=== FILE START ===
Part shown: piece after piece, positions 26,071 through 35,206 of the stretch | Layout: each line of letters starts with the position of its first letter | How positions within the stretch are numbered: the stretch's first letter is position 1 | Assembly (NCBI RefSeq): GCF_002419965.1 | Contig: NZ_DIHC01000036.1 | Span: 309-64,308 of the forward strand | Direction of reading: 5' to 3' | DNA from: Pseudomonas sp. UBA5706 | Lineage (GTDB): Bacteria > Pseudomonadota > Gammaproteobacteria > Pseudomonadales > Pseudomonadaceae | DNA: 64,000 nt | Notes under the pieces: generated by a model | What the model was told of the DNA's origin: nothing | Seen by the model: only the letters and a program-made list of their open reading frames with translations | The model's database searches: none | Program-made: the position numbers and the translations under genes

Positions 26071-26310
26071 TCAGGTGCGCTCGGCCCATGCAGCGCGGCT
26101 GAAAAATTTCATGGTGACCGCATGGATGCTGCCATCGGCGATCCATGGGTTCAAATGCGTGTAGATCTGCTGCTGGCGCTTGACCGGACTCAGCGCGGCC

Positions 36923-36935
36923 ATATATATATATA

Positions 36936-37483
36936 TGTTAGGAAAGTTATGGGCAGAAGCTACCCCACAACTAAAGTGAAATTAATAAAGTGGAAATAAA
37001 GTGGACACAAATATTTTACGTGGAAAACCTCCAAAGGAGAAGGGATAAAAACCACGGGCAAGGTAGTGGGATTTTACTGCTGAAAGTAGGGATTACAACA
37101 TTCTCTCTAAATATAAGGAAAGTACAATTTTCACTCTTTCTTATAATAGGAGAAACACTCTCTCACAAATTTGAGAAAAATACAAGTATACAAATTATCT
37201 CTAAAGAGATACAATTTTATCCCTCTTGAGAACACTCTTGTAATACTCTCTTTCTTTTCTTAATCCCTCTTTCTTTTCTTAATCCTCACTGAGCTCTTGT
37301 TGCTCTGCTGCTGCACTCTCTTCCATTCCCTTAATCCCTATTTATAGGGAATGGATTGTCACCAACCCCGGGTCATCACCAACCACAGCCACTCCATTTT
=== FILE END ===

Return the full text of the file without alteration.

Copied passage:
Part shown: piece after piece, positions 26,071 through 35,206 of the stretch | Layout: each line of letters starts with the position of its first letter | How positions within the stretch are numbered: the stretch's first letter is position 1 | Assembly (NCBI RefSeq): GCF_002419965.1 | Contig: NZ_DIHC01000036.1 | Span: 309-64,308 of the forward strand | Direction of reading: 5' to 3' | DNA from: Pseudomonas sp. UBA5706 | Lineage (GTDB): Bacteria > Pseudomonadota > Gammaproteobacteria > Pseudomonadales > Pseudomonadaceae | DNA: 64,000 nt | Notes under the pieces: generated by a model | What the model was told of the DNA's origin: nothing | Seen by the model: only the letters and a program-made list of their open reading frames with translations | The model's database searches: none | Program-made: the position numbers and the translations under genes

Positions 26071-26310
26071 TCAGGTGCGCTCGGCCCATGCAGCGCGGCT
26101 GAAAAATTTCATGGTGACCGCATGGATGCTGCCATCGGCGATCCATGGGTTCAAATGCGTGTAGATCTGCTGCTGGCGCTTGACCGGACTCAGCGCGGCC

Positions 36923-36935
36923 ATATATATATATA

Positions 36936-37483
36936 TGTTAGGAAAGTTATGGGCAGAAGCTACCCCACAACTAAAGTGAAATTAATAAAGTGGAAATAAA
37001 GTGGACACAAATATTTTACGTGGAAAACCTCCAAAGGAGAAGGGATAAAAACCACGGGCAAGGTAGTGGGATTTTACTGCTGAAAGTAGGGATTACAACA
37101 TTCTCTCTAAATATAAGGAAAGTACAATTTTCACTCTTTCTTATAATAGGAGAAACACTCTCTCACAAATTTGAGAAAAATACAAGTATACAAATTATCT
37201 CTAAAGAGATACAATTTTATCCCTCTTGAGAACACTCTTGTAATACTCTCTTTCTTTTCTTAATCCCTCTTTCTTTTCTTAATCCTCACTGAGCTCTTGT
37301 TGCTCTGCTGCTGCACTCTCTTCCATTCCCTTAATCCCTATTTATAGGGAATGGATTGTCACCAACCCCGGGTCATCACCAACCACAGCCACTCCATTTT